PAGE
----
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4 Observations About the EMC VFCache Announcement and the Sandisk Acquisition of Flashsoft

The SSD caching market is on fire.  This week, EMC announced VFCache, IBM announced XIV Gen3 SSD Caching, Flashsoft was acquired by Sandisk, and many storage vendors acknowledged that flash features in their long-term roadmap.  Activity has certainly picked up. It is interesting to explore what is causing the rapid development of the SSD caching market.

Here are my 4 key takeaways:

1. Flash has arrived

    Reliability: Flash technology (particularly in the SSD form factor) has matured enough to be used in the 24/7 enterprise environments. Through a combination of more reliable SSD and better management of data on SSD, suppliers have managed to create solutions that, while expensive, provide the bullet-proof reliability required in enterprise environments.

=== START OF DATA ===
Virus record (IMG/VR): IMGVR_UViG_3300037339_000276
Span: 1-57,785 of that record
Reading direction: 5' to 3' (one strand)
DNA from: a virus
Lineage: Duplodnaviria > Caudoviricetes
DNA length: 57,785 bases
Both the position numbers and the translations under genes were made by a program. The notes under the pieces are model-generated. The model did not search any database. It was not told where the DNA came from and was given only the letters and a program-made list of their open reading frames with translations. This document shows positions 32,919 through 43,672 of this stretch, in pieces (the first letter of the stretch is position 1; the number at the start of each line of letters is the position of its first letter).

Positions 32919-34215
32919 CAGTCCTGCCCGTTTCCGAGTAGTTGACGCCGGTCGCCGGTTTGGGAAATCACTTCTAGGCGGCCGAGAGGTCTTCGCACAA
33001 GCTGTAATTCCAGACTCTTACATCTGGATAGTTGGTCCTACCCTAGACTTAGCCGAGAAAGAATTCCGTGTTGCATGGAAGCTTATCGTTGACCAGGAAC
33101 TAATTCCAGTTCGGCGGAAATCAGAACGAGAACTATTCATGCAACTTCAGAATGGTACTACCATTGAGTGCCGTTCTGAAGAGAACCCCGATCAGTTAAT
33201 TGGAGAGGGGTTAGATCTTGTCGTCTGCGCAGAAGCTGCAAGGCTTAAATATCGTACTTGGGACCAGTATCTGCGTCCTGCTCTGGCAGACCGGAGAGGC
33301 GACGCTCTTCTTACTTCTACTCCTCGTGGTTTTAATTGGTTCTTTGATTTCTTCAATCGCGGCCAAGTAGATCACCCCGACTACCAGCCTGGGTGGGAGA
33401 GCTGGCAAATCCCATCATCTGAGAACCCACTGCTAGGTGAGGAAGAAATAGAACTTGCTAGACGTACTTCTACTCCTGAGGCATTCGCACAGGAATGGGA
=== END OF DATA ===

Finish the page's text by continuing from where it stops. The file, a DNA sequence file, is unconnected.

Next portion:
Real results: Businesses have experienced the benefits of higher SSD IOPS in production environments. Higher SSD performance has translated to up to 10+ times improvement in performance for applications like databases (Oracle, SQL Server, MySQL, etc.), Financial analysis, research, simulation, modeling, enterprise search, E-commerce and social networking.

    Enterprise Budgets:  2012 is the first year where IT teams have dedicated budgets for deploying SSD.

    2. The storage industry has accepted that storage architectures will change